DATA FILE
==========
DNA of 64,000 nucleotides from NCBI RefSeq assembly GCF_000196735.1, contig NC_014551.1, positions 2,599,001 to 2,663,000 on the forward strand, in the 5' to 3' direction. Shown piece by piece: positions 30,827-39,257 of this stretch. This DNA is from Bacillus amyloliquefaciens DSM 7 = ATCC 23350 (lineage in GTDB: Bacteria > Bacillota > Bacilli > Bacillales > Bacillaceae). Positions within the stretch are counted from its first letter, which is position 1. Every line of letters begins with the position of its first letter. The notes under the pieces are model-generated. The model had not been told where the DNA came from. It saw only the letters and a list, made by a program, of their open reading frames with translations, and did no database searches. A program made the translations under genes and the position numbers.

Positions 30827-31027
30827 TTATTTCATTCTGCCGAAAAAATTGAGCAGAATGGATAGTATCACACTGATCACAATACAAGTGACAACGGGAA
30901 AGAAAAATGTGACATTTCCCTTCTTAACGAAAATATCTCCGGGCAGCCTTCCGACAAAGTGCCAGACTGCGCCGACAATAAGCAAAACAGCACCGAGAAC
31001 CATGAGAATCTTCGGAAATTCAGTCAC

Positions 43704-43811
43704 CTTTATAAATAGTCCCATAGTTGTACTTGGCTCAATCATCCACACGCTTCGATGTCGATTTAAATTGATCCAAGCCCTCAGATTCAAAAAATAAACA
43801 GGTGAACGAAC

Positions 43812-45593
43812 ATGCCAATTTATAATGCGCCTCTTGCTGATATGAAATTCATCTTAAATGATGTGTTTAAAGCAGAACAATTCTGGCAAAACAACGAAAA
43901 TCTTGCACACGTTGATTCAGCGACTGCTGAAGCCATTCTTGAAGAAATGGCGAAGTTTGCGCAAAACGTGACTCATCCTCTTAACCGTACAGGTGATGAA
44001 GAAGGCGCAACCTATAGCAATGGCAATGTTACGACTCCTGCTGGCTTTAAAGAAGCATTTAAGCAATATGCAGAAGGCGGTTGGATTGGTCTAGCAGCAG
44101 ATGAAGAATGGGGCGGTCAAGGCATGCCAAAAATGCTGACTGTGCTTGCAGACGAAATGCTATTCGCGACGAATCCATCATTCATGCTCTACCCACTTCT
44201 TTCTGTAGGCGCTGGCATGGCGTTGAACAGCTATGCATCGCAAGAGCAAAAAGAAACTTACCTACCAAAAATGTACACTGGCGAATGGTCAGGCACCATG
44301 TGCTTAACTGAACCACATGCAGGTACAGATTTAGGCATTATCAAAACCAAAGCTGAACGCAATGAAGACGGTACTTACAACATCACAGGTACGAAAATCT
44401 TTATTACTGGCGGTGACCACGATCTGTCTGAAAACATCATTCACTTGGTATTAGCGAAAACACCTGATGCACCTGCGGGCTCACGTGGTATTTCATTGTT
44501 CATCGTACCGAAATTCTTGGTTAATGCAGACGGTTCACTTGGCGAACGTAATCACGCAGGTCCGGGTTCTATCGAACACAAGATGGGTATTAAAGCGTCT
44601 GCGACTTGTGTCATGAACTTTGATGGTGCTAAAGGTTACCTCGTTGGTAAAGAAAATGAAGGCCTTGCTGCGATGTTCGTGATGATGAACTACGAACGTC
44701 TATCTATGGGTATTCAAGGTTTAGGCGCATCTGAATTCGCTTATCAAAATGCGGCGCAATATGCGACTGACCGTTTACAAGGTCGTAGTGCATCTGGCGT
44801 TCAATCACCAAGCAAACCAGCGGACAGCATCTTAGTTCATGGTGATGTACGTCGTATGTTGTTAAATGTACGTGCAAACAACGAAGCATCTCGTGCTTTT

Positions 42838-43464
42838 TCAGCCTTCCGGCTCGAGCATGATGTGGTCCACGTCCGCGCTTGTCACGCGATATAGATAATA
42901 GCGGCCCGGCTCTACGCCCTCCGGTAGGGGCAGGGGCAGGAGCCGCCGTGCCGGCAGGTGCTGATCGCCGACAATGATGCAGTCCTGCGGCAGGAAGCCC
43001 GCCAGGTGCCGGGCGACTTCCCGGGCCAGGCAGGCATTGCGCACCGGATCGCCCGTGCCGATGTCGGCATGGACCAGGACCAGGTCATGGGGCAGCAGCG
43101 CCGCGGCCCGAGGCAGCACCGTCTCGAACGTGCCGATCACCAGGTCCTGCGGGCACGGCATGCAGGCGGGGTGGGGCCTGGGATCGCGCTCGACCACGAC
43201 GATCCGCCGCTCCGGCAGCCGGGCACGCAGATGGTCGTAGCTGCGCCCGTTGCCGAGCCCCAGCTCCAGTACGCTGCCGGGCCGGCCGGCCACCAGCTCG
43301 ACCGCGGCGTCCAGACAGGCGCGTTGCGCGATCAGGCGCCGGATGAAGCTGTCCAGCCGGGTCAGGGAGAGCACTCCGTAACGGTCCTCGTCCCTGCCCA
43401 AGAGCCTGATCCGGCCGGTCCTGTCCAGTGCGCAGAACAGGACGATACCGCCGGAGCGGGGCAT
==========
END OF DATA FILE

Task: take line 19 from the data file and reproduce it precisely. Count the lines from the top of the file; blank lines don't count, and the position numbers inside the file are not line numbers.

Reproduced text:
44701 TATCTATGGGTATTCAAGGTTTAGGCGCATCTGAATTCGCTTATCAAAATGCGGCGCAATATGCGACTGACCGTTTACAAGGTCGTAGTGCATCTGGCGT